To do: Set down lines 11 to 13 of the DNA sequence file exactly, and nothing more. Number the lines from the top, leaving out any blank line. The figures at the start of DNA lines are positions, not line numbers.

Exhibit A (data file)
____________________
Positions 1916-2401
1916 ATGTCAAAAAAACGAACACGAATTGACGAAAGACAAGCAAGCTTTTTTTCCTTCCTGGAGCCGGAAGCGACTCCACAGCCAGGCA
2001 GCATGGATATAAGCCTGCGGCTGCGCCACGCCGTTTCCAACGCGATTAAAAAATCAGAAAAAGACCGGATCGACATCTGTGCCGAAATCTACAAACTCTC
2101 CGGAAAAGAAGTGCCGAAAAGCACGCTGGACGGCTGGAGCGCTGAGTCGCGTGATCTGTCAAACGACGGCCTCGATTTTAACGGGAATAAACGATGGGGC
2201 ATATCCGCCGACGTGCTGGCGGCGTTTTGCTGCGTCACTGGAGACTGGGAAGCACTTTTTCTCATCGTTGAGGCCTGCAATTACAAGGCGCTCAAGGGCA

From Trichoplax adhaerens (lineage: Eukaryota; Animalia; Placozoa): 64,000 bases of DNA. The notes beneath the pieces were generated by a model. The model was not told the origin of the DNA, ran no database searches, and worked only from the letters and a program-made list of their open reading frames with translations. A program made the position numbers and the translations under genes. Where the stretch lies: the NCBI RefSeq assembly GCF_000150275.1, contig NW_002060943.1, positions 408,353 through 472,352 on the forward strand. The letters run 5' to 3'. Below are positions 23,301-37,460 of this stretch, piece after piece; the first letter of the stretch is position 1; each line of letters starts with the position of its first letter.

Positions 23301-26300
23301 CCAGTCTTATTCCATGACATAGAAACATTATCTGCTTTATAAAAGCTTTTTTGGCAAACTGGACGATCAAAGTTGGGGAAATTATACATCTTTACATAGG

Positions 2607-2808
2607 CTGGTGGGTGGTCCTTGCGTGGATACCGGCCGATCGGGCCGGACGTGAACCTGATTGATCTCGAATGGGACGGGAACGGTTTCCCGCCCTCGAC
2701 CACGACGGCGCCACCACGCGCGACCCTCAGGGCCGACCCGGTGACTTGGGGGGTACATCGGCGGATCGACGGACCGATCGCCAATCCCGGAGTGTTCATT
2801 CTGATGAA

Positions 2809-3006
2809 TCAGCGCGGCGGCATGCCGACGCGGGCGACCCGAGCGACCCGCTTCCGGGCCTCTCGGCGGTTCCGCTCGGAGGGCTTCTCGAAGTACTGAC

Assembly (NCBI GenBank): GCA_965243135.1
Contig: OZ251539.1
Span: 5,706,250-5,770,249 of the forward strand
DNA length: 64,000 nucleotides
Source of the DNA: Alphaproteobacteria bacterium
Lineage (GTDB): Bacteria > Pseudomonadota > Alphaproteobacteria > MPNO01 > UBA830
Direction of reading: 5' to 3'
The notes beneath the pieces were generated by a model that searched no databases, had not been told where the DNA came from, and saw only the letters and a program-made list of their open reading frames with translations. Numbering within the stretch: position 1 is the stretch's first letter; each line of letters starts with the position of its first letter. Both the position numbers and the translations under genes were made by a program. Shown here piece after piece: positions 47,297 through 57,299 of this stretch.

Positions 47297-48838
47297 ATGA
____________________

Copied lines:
2701 CACGACGGCGCCACCACGCGCGACCCTCAGGGCCGACCCGGTGACTTGGGGGGTACATCGGCGGATCGACGGACCGATCGCCAATCCCGGAGTGTTCATT
2801 CTGATGAA

Positions 2809-3006